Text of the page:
- Animals fasted: Males were not fasted prior to the evaluation, however females were fasted overnight after being allowed access to food for approximately two hours follwing removal from the exposure chambers.
- How many animals: all rats/sex/concentration assigned to the subacute toxicity group
- Parameters checked in table 7.5.3/1 were examined.

CLINICAL CHEMISTRY: Yes
- Time schedule for collection of blood:
- Animals fasted: Males were not fasted prior to the evaluation, however females were fasted overnight after being allowed access to food for approximately two hours follwing removal from the exposure chambers.
- How many animals: all rats/sex/concentration assigned to the subacute toxicity group
- Parameters checked in table 7.5.3/1 were examined.

URINALYSIS: Yes
- Time schedule for collection of urine: overnight following the 20th exposure (test days 29)
- How many animals: all rats/sex/concentration assigned to the subacute toxicity group
- Metabolism cages used for collection of urine: No data
- Animals fasted: No data
- Parameters checked in table 7.5.3/1 were examined.

NEUROBEHAVIOURAL EXAMINATION: Yes
- Time schedule for examinations: prior to exposure, on test days 11 and 18, and 4 days following the last exposure (test day 32)
- Dose groups that were examined: 10 rats/sex/dose (rats assigned to the one-week and four-week recovery neurotoxicity group)
- Battery of functions tested:
Functional observational battery (FOB): each rat was evaluated in 3 environments: while in its home cage, upon removal from its home cage, and in a free-roaming space. Rats were counterbalanced by sex and dose groups over time to minimize the influence of uncontrolled factors.
Motor activity (MA) : rats were counterbalanced by sex and dose groups over time to minimize the influence of uncontrolled factors.
Sacrifice and pathology:
5 animals/sex/concentration were sacrificed on test day 29 (phenobarbital anesthesia and exsanguination) and evaluated for gross and microscopic morphological change:
-GROSS PATHOLOGY: see table 7.5.3/2
- HISTOPATHOLOGY: see table 7.5.3/2
After approximately one-week of recovery, 5 rats/sex/concentration were sacrificed and evaluated for gross pathology andneuropathology.
The remaining rats were sacrificed after approximately a four-week recovery period and were similarly evaluated for gross pathology andneuropathology.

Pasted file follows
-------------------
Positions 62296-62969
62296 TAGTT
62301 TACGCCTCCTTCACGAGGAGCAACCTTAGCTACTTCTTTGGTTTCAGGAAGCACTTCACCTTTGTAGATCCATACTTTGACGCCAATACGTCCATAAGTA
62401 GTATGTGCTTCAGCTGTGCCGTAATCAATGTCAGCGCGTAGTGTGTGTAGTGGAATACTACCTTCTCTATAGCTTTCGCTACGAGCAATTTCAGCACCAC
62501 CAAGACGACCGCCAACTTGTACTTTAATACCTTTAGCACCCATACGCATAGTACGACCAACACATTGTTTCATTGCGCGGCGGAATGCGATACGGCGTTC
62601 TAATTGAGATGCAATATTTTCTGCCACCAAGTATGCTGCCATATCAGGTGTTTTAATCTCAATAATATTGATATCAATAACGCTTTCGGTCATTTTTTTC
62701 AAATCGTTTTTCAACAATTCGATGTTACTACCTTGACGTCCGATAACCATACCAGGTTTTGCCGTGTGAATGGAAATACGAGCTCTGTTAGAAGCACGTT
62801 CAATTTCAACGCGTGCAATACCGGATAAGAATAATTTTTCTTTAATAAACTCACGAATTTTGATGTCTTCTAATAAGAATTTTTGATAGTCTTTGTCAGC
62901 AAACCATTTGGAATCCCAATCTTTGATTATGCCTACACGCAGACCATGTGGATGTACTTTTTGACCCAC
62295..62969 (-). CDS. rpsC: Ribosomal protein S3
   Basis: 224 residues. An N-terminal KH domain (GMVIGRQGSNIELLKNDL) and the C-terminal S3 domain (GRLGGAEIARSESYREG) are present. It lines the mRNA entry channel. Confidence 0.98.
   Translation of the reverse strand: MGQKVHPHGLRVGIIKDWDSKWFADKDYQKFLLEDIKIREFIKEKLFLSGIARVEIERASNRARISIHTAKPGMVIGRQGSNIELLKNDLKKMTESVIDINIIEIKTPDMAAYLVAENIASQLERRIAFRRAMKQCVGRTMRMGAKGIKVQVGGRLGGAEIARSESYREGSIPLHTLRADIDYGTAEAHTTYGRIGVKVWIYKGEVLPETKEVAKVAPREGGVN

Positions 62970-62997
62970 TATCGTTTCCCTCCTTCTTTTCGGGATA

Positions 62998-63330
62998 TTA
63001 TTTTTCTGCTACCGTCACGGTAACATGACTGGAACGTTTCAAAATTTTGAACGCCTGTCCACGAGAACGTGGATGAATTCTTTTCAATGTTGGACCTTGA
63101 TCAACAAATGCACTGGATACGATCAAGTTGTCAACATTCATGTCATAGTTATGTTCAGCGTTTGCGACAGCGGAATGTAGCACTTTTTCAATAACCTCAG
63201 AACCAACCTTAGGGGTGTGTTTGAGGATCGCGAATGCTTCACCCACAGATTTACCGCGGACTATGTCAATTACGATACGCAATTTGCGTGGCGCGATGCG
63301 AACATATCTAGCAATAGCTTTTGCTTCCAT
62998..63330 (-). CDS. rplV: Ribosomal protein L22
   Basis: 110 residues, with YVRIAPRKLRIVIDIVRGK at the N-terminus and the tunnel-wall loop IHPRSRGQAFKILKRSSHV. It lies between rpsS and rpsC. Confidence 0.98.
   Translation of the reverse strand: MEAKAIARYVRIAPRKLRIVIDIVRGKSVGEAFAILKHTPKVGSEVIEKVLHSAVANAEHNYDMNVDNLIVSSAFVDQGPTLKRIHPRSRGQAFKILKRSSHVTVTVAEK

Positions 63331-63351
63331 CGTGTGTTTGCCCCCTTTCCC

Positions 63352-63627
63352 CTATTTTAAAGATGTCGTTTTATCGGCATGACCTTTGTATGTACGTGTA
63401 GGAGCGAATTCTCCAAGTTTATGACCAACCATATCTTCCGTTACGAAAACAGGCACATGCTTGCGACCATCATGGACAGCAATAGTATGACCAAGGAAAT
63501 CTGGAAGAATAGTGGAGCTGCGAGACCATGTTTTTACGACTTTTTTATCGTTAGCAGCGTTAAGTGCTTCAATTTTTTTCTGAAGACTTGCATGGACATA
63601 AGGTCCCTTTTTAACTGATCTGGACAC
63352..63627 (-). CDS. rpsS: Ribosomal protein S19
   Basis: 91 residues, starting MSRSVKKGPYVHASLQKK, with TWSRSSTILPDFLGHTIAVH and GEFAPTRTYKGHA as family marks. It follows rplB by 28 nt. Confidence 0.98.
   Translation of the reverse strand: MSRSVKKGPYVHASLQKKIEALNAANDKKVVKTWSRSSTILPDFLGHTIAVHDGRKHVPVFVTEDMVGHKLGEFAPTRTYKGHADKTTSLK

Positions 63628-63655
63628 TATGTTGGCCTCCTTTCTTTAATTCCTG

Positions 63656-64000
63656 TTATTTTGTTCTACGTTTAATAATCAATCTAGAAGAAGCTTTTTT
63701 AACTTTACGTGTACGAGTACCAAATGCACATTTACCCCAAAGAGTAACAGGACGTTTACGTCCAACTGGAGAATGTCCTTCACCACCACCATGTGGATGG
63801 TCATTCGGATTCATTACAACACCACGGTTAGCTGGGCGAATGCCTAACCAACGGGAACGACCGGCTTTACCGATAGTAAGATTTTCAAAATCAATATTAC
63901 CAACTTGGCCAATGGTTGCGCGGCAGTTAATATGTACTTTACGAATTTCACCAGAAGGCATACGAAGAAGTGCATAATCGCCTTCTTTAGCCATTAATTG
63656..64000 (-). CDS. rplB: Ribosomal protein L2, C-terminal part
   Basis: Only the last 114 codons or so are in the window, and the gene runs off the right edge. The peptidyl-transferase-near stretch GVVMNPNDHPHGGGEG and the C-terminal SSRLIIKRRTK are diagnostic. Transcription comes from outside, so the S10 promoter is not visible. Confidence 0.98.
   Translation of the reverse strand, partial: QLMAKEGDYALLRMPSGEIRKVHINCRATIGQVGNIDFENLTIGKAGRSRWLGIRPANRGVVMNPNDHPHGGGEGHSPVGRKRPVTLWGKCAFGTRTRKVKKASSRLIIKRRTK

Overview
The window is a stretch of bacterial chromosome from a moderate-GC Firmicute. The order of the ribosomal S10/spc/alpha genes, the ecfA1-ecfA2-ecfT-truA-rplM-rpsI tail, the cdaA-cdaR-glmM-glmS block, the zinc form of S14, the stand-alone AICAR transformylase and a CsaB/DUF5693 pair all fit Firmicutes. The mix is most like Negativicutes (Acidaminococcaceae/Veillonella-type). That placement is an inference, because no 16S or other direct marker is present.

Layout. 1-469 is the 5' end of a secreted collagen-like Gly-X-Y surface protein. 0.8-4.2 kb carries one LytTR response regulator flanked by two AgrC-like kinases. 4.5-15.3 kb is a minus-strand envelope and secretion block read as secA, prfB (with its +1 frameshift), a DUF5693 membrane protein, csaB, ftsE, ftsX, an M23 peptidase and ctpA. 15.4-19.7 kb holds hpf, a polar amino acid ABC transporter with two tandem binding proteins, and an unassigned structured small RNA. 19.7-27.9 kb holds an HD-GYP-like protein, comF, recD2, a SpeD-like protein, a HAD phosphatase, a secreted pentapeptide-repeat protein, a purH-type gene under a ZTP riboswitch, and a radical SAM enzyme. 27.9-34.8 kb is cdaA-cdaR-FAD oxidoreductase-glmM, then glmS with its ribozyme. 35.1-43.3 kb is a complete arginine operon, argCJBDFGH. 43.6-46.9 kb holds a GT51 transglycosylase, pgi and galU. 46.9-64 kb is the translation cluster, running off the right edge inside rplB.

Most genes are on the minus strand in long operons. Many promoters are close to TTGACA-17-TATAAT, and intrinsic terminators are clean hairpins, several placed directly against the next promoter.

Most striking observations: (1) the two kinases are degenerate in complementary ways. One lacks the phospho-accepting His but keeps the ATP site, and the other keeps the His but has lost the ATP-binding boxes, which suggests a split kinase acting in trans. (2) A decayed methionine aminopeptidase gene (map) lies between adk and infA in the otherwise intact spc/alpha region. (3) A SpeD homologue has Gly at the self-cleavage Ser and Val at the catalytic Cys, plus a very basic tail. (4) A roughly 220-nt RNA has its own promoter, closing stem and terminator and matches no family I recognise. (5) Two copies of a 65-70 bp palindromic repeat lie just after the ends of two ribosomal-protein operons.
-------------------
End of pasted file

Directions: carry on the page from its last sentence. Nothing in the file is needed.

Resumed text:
Other examinations:
Neuropathological assessment included gross examination of the neuromuscular system, and histopathological evaluation was performed on the following tissues/sections: brain (5 different levels of the anterio-posterior axis), spinal cord (cervical and lumbar), dorsal root ganglia (cervical and lombar), dorsal/ventral root fibers (cervical and lumbar), Gasserian ganglia, proximal sciatic and tibial nerves, and skeletal muscle (gastrocnemius).
Statistics:
Body weights and body weight gains were analyzed by a one-way analysis of variance. When the corresponding F-test for difference among test group means was significant, pairwise comparisons between test and control groups were made with the Dunnett‘s test. Incidence of clinical observation was evaluated by the Fisher‘s Exact test with a Bonferroni correction and the Cochran-Armitage test for trend.
Descriptions of the statistical procedures used to evaluate clinical pathology data, neurobehavioral data, neuropathology data, and pathology data are located in the report.

Results and discussion

Results of examinations

Clinical signs:
no effects observed
Mortality:
no mortality observed
Body weight and weight changes:
effects observed, treatment-related
Food consumption and compound intake (if feeding study):
effects observed, treatment-related
Food efficiency:
effects observed, treatment-related
Water consumption and compound intake (if drinking water study):
not examined
Ophthalmological findings:
not examined
Haematological findings:
no effects observed
Clinical biochemistry findings:
effects observed, treatment-related
Urinalysis findings:
effects observed, treatment-related
Behaviour (functional findings):
no effects observed
Organ weight findings including organ / body weight ratios:
effects observed, treatment-related
Gross pathological findings:
no effects observed
Histopathological findings: non-neoplastic:
effects observed, treatment-related
Histopathological findings: neoplastic:
not examined
Details on results:
CLINICAL SIGNS AND MORTALITY
Compound-related mortality did not occur over the course of the exposure period or during the recovery period. The incidences and type of clinical observations were similar to control for males and females exposed to 3, 30, 100, or 300 ppm.

BODY WEIGHT AND WEIGHT GAIN
A compound-related decrease in body weight and body weight gain occurred in males at exposure concentrations of 3, 30, 100, and 300 ppm and in females at exposure concentrations of 30, 100 and 300 ppm. The lower body weight may be due in part to lower food consumption and lower food
efficiency that were observed in males at concentrations of 30 ppm and above, and in females at 300 ppm. The boby weight reduction is low in males at 3 ppm, therefore at this concentration this effect is not considered as adverse.

HAEMATOLOGY
Compound-related hematological alterations were not observed at any exposure concentration in either males or females.

CLINICAL CHEMISTRY
Serum sorbitol dehydrogenase activity was decreased in 100 and 300 ppm males and females, and in 30 ppm females. In addition, serum aspartate
aminotransferase activity was significantly decreased in the 100 and 300 ppm females. The mechanism(s) related to the decreases in serum enzyme
activity have not been determined, however, the decreased activities were considered to be compound-related and potentially adverse.